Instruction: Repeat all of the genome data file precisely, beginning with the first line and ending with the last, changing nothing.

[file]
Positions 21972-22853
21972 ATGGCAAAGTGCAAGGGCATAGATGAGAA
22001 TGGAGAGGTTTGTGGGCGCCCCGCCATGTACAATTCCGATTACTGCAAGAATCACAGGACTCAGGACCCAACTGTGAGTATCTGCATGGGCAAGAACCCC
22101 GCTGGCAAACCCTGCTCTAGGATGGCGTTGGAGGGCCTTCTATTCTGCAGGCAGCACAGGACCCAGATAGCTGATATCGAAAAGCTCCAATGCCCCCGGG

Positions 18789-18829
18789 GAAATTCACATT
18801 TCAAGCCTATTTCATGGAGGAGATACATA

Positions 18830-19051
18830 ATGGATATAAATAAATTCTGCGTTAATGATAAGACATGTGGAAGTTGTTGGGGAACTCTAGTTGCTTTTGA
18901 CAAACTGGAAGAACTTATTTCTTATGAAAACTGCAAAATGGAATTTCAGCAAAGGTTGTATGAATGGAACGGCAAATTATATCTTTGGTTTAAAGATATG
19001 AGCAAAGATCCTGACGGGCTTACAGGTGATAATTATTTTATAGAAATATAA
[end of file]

Positions 21972-22853
21972 ATGGCAAAGTGCAAGGGCATAGATGAGAA
22001 TGGAGAGGTTTGTGGGCGCCCCGCCATGTACAATTCCGATTACTGCAAGAATCACAGGACTCAGGACCCAACTGTGAGTATCTGCATGGGCAAGAACCCC
22101 GCTGGCAAACCCTGCTCTAGGATGGCGTTGGAGGGCCTTCTATTCTGCAGGCAGCACAGGACCCAGATAGCTGATATCGAAAAGCTCCAATGCCCCCGGG

Positions 18789-18829
18789 GAAATTCACATT
18801 TCAAGCCTATTTCATGGAGGAGATACATA

Positions 18830-19051
18830 ATGGATATAAATAAATTCTGCGTTAATGATAAGACATGTGGAAGTTGTTGGGGAACTCTAGTTGCTTTTGA
18901 CAAACTGGAAGAACTTATTTCTTATGAAAACTGCAAAATGGAATTTCAGCAAAGGTTGTATGAATGGAACGGCAAATTATATCTTTGGTTTAAAGATATG
19001 AGCAAAGATCCTGACGGGCTTACAGGTGATAATTATTTTATAGAAATATAA